Bodansky D (2016) The Paris Agreement on Climate Change: A New Hope? Law J On the Int 110:288-319. doi.org/10.5305/amerjintelaw.110.2.0288 As soon as the European Parliament gives the go-ahead, the closing decision will be formally adopted by the Council. The EU will then be able to ratify the agreement. Adaptation issues were at the forefront of the paris agreement. Collective long-term adaptation objectives are included in the agreement and countries must be accountable for their adaptation measures, making adaptation a parallel element of the mitigation agreement.  Adaptation objectives focus on improving adaptive capacity, resilience and vulnerability limitation.  To ensure effective and safe participation, a comprehensive agreement on climate change must be considered fair by the countries concerned. The Paris Agreement has moved closer to differentiating countries` responsibilities in the fight against climate change by removing the rigid distinction between developed and developing countries, by providing for “subtle differentiation” of certain subgroups of countries (e.B LDCs) on substantive issues (e.g. B climate change financing) and/or for specific procedures (for example. B calendars and reports). In this article, we analyze whether countries of self-differentiation are compatible with the subtle differentiation of the Paris Agreement in formulating their own climate plans or national contributions (NDC). We find that there is a consistency for mitigation and adaptation, but not for support (climate finance, technology transfer and capacity building).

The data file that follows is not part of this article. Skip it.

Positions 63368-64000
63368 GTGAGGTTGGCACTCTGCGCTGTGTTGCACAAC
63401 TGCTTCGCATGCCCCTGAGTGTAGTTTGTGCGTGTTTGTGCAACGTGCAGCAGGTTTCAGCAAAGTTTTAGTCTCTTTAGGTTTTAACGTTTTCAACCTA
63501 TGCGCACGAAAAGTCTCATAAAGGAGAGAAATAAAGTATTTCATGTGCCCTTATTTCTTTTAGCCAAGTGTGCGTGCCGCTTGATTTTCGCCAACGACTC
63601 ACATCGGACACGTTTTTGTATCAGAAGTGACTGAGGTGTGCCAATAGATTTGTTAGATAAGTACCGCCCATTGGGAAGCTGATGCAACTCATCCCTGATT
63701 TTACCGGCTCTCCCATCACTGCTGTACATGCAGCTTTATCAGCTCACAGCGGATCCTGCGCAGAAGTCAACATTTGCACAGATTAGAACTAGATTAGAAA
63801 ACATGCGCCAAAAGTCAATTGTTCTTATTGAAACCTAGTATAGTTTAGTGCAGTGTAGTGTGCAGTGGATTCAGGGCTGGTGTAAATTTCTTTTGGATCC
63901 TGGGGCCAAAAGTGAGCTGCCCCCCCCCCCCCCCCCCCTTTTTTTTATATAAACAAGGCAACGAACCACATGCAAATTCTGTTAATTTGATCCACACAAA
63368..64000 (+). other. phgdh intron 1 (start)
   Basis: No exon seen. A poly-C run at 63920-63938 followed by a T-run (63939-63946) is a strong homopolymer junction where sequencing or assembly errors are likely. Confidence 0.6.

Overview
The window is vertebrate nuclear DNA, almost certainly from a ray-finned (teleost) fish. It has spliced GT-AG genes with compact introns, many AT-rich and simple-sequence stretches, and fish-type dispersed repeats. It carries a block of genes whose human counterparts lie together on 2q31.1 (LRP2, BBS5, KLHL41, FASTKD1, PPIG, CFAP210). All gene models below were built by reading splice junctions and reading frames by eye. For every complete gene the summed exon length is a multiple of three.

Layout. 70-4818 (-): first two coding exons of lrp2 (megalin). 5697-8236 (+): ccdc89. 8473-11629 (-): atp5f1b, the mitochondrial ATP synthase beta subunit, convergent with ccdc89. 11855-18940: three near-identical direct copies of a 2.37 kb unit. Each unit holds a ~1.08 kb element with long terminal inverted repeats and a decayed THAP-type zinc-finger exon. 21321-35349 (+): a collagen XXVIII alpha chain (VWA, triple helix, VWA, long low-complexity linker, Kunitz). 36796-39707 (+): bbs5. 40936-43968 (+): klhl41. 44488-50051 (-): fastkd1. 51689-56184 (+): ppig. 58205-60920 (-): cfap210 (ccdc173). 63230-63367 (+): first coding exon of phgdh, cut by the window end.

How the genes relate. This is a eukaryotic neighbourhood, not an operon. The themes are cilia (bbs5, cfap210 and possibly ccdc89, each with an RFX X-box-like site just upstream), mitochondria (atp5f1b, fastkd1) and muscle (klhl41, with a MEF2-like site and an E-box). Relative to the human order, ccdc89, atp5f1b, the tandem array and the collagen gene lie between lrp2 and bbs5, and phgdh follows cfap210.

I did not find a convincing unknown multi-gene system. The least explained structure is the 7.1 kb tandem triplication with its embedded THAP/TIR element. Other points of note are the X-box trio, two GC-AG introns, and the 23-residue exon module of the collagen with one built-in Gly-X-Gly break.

Given that NPNs are the main instrument for achieving the long-term objectives of the Paris Agreement, this inconsistency needs to be addressed so that the next final stages are more ambitious. A new global agreement on climate change was reached on 12 December. The agreement is a balanced outcome with an action plan to limit global warming to a level “significantly below” 2 degrees Celsius and to limit its efforts to 1.5 degrees Celsius. Negotiators of the agreement said that the INDCs presented at the time of the Paris conference were not sufficient. concerned that aggregate greenhouse gas emission estimates for 2025 and 2030, resulting from projected national contributions, are not covered by the most cost-effective scenarios at 2oC, but result in a forecast level of 55 gigatonnes. In 2030, and acknowledging “that much greater efforts will be needed to reduce emissions in order to keep the increase in the average global temperature to less than 2 degrees Celsius by reducing emissions to 40 gigatonnes or 1.5 degrees Celsius.”  [Clarification needed] Rajamani L (2015) Negotiate the 2015 climate agreement: questions of legal form and nature.